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What Really Happens When Forests are Commodified

For immediate release, 27 November 2012

Turning forests into fuel for the new 'bio-economy?'
What Really Happens When Forests are Commodified
- Voices From Around The World -

A Video Repository [1]

Doha, Qatar- As Governments gathering for the 18th Conference of the Parties of the UN Framework Convention on Climate Change (COP18) continue discussions on the need to address the drivers of forest loss, the Global Forest Coalition [2], today launches a video repository that tells a powerful story about the commodification of forests as a key driver of climate change. This can only worsen as new industrial 'bio-economy' strategies come into play.

The repository brings together key videos produced and directed by a wide range of groups and communities, clearly demonstrating that Indigenous Peoples and local communities in countries right across the world are encountering and challengingthe same problems with the rapidly expanding commodification of forest resources.

Forests, their biodiversity, and their inhabitants are under attack as never before. In addition to existing problems, such as illegal logging and the clearing of forests to grow food crops for export, a variety of new policies threaten to escalate the situation dramatically.

These include the production of biofuels, and the new industrial 'bio-economy' approach, which aims to replace fossil fuels with biomass (including from trees), both as an energy source and to provide the raw materials for a new phase of industrialisation [3].

In addition, governments' market-oriented 'green economy' approach includes a key policy that impacts on forests. REDD (Reducing Emissions from Deforestation and forest Degradation) is still being negotiated in the UNFCCC, but already unfolding on the ground, with sadly predictable impacts. It is explicitly premised on increasing the value of standing trees, leading to more and more land being grabbed from people living in or dependent upon forests.

Furthermore, REDD policies mistakenly equate diverse and ancient forests with plantations. This means that REDD permits funds destined for forest conservation to be used for the establishment of quick-growing and otherwise barren monoculture plantations. This would place severe constraints on our collective ability to deal with climate change since plantations only contain a fraction of the carbon locked up in old growth forests.[4]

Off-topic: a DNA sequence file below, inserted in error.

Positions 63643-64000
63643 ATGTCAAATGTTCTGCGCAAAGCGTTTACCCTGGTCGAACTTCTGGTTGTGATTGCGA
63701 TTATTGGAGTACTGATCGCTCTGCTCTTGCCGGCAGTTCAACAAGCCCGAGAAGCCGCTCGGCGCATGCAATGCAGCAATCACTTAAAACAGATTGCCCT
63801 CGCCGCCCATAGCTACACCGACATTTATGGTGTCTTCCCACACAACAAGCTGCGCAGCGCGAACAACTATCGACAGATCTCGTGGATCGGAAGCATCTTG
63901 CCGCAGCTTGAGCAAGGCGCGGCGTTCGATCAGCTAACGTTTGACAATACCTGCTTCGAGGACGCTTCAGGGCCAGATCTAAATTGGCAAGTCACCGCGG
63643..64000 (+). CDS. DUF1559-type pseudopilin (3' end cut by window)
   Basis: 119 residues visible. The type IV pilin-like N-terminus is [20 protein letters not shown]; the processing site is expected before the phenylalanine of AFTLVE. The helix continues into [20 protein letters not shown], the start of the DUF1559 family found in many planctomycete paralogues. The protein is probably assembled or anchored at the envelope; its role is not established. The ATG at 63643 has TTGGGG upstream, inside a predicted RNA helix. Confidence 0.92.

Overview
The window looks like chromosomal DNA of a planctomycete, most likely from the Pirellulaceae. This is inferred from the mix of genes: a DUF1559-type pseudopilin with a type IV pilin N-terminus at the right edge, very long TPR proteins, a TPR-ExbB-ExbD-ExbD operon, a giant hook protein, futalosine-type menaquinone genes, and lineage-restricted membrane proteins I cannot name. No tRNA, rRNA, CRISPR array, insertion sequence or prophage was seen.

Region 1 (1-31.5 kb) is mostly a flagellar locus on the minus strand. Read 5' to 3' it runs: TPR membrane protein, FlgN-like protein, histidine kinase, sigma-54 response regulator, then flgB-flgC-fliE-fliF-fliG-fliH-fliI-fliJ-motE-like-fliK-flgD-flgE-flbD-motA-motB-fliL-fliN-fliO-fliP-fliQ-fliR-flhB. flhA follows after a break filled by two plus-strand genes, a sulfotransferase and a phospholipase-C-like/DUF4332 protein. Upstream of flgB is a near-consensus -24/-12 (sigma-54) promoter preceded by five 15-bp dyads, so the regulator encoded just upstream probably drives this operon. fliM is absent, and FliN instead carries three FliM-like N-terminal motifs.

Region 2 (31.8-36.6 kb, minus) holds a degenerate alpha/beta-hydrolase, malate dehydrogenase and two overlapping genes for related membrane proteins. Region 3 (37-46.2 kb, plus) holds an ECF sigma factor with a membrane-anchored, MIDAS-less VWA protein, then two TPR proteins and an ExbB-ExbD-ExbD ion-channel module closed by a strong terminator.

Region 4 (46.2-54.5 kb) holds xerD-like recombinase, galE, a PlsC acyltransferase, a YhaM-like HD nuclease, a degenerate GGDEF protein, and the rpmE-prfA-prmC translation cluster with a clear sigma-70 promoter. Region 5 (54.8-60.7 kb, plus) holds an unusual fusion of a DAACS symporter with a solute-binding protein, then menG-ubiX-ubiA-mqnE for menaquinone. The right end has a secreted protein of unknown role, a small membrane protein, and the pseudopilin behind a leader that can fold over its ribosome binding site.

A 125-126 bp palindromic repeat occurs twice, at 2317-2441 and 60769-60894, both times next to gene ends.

Simone Lovera, executive director of the Global Forest Coalition, points out:
"Bio-economies spell big trouble for the world's forests. How can governments be planning a new industrial phase based on biomass, even though the UNFCCC is supposed to be protecting the world's forests for the sake of the climate? There is a clue though: timber and plantations companies stand to make a profit from both agendas."

The video repository, "Turning forests into fuel for the new 'bio-economy?' What Really Happens When Forests are Commodified - Voices From Around The World", brings together a range of real cases where projects are impacting the lives and livelihoods of people around the world. These include Brazilian company ETH promoting large-scale sugar cane plantations for ethanol production in Mato Grosso do Sul, causing the displacement of 40,000 Guaraní Kaiowá; the Lutheran Church of Sweden and Norway funding gum tree plantations impacting local biodiversity and food security in Mozambique; the descent of 'carbon cowboys' on unsuspecting communities; and the negative impacts of carbon offset schemes in countries such as Uganda and Mexico.

Note: During UNFCCC's-COP18 the Global Forest Coalition, in cooperation with ICCA Consortium, is having a side event on November 28th, 2012 at 13:15 pm in Room 2 on 'The Impacts of the Bioeconomy on Climate Change, and the Rights and Conservation Initiatives of Indigenous Peoples and Local Communities'. GFC will also have an exhibition space during the first week of the COP, please come and visit us!

[1] Video research: Isis Alvarez; Edition: Ronnie Hall & Simone Lovera. Global Forest Coalition, 2012.

[2] Global Forest Coalition is a coalition of 54 NGOs and Indigenous Peoples' organizations from 39 countries striving for rights-based, socially just forest policies. See

[3] See also for a collection of reports by GFC and others on the impacts of the Bio-economy

[4] Forests in a Changing Climate, Friends of the Earth International, December 2008, Issue 115.


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